Log Out

Fans near, far have options to view WVU game

PHOTO BY HOPPY KERCHEVAL General manager Rich Boden is welcoming West Virginia University football fans to Laseter’s as home away from home before the Chick-fil-A Kickoff Classic.

Some West Virginia University fans may be traveling more than 600 miles for Saturday’s season opener against Alabama, but they’ll find a home away from home when they get there.

Laseter’s Tavern, located at 4355 Cobb Parkway in Atlanta, is home to the WVU Peach State Alumni Chapter and will host a game viewing party Saturday, when the Mountaineers will take on the Crimson Tide at 3:30 p.m. at the Georgia Dome. General manager Rich Boden said it’s fun for the restaurant to get involved in game day festivities, especially because Laseter’s is part of the WVU extended family.

“We’ve been hosting the alumni group for about 15 or 20 years so I’m definitely a big fan,” said Boden, originally from Pittsburgh. “It’s the Chick-fil-A kickoff classic, there’s one every year and a bowl game also. We’re kind of used to it. Laseter’s Tavern is more of a local institution so we don’t get a lot of out of town guests. It’s fun to be a part of it. I’m glad West Virginia is playing in the game because we’re a part of that now.”

Boden said Laseter’s is similar to taverns found in Pittsburgh and Morgantown. The menu features chicken dishes, burgers, salads, sandwiches and wraps, as well as dinners such as steak and pasta.

Then there’s the beer. The list is extensive, featuring dozens of craft beer selections, imports and draught.

“We run beer and liquor specials every day,” Boden said.

Laseter’s hosted a pregame party Thursday for about 250 fans. Boden said that puts the restaurant pretty close to capacity, but he anticipated another 100 or 150 fans will turn out Saturday.

“Of course after the game, since a lot of people are staying at the Waverly Hotel about a mile north of Laseter’s, they have about 200 rooms so we’re expecting them to come down to Laseter’s also,” he said.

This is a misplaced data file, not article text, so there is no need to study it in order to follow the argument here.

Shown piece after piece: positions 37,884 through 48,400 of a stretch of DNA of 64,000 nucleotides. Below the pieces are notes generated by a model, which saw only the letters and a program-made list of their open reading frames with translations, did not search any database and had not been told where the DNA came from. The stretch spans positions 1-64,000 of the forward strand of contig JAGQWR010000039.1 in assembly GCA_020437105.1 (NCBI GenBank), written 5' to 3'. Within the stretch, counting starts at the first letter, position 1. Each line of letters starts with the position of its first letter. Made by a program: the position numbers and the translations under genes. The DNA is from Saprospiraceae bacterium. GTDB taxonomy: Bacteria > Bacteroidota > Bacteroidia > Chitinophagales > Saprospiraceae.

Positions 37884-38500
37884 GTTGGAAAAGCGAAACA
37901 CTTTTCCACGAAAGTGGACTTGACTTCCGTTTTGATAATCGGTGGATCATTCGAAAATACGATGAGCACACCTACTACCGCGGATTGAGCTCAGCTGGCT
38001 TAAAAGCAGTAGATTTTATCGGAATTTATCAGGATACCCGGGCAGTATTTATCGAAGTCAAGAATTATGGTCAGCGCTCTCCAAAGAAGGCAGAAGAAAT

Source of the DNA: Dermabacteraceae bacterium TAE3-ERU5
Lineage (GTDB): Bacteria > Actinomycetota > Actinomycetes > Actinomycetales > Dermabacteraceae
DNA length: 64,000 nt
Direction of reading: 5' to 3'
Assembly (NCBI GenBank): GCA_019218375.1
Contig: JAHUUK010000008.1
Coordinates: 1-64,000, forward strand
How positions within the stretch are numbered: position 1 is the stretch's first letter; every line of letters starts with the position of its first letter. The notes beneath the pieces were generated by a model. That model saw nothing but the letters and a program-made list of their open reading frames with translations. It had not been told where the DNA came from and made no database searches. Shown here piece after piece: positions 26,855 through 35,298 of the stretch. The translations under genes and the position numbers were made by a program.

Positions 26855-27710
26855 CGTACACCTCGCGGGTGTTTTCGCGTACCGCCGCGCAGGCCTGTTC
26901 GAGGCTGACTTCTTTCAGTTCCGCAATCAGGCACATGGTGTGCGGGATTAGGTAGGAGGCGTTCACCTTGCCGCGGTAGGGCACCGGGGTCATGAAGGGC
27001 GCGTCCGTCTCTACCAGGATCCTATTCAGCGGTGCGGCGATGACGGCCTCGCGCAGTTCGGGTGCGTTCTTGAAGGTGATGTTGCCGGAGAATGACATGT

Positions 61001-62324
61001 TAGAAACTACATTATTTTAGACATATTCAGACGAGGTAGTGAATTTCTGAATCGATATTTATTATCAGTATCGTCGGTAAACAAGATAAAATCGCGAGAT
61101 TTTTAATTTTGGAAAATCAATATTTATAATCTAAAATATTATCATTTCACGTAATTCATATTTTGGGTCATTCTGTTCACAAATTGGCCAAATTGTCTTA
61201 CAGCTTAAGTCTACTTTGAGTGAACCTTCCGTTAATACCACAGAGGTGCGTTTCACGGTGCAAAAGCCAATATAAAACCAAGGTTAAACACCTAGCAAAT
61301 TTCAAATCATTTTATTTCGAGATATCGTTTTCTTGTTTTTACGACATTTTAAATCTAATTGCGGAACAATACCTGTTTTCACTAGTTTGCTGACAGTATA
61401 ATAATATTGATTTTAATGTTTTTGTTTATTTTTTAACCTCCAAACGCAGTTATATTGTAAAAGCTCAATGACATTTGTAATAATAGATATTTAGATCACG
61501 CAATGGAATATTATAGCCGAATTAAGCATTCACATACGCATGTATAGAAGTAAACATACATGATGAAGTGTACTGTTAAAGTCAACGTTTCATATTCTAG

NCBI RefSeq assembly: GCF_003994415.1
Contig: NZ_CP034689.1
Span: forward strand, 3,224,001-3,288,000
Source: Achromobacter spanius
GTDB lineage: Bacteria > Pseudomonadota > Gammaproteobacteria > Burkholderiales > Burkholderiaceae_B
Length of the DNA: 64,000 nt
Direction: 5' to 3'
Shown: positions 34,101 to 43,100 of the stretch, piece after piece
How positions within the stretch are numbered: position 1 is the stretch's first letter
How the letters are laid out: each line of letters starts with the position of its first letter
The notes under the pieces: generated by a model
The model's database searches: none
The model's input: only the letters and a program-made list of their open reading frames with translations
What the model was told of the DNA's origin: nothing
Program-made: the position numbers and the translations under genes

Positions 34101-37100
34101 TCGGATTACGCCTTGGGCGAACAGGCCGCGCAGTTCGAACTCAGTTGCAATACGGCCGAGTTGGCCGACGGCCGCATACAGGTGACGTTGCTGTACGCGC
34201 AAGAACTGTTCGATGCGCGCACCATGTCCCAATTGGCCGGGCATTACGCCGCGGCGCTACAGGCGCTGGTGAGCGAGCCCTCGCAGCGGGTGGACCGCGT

Although West Virginia faces a disadvantage on the field Saturday, Boden is confident the team will do well against the multi-time national champions.

“Alabama is a pretty big favorite. It’s gonna be a tough game for West Virginia, very tough,” Boden said. “They have to play the game. Alabama has a new quarterback. I think if West Virginia can rattle him a little and stop the runs, they may have a good shot at an upset.”

For fans sticking a little closer to home, a watch party at Buffalo Wild Wings in Nitro will raise money for a good cause.

Sponsored by the Sugar Bowl Foundation, a nonprofit aimed at raising money for various charities in the Kanawha Valley, the party will feature former WVU star Major Harris and Bo Orlando and a silent auction to raise money for the Childhood Language Center.

“We’ve been doing these for about four or five years with the nonprofit I started a few years back, the Sugar Bowl Foundation,” said Anthony Lewis, the nonprofit’s founder. “I’ll pick out different charities and invite former players. We just rally around the game. It’s free to attend, but we have a silent auction and a raffle and if people want to make a donation and buy pictures of the players for autographs and things, they can.”

The party will begin at 2:30 p.m., so Lewis encourages fans to come early. The restaurant will still be open to the public.

“Even if there is nothing going on at Buffalo Wild Wings, it’s packed for a WVU game,” Lewis said. “You have people who are coming as sponsors who have a reserved table, then people who maybe didn’t sponsor but want to come to the event. They kind of roll the dice and come early to try to get seats. Then you have people coming out anyway, so it kind of creates a bit of a zoo. It’s packed and hard to get in if you don’t get there early or reserve a table.

“Being that it’s the first game of the season and they’re playing Alabama in the middle of the day I’m expecting a huge turnout,” he added.

The Childhood Language Center works with children on the autism spectrum and provides a variety of free speech and language therapy to children in the Charleston area. Lewis said he selected the charity to benefit from Saturday’s event for personal reasons.

“My sister is a autism specialist and educator,” Lewis said. “I have a cousin who has autism and I have a lot of friends with children with autism and Asperger’s. I always wanted to do something, but nothing ever presented itself.”

That changed when Lewis, a photographer for WSAZ, covered a story about the center. He connected with staff and told them he’d work to bring some awareness to the facility through his foundation.

“They gave me a tour of the facility and it’s great, the services they offer are great, the fact they’re free is spectacular,” Lewis said. “I guess I got a little bit of a soft spot in my heart for kids and families that have to battle through Autism and yet we have a place in Charleston doing a lot of great work.”

The game airs on ABC at 3:30 p.m. Saturday.

Contact writer Whitney Burdette at 304-348-7939 or Follow her at

More News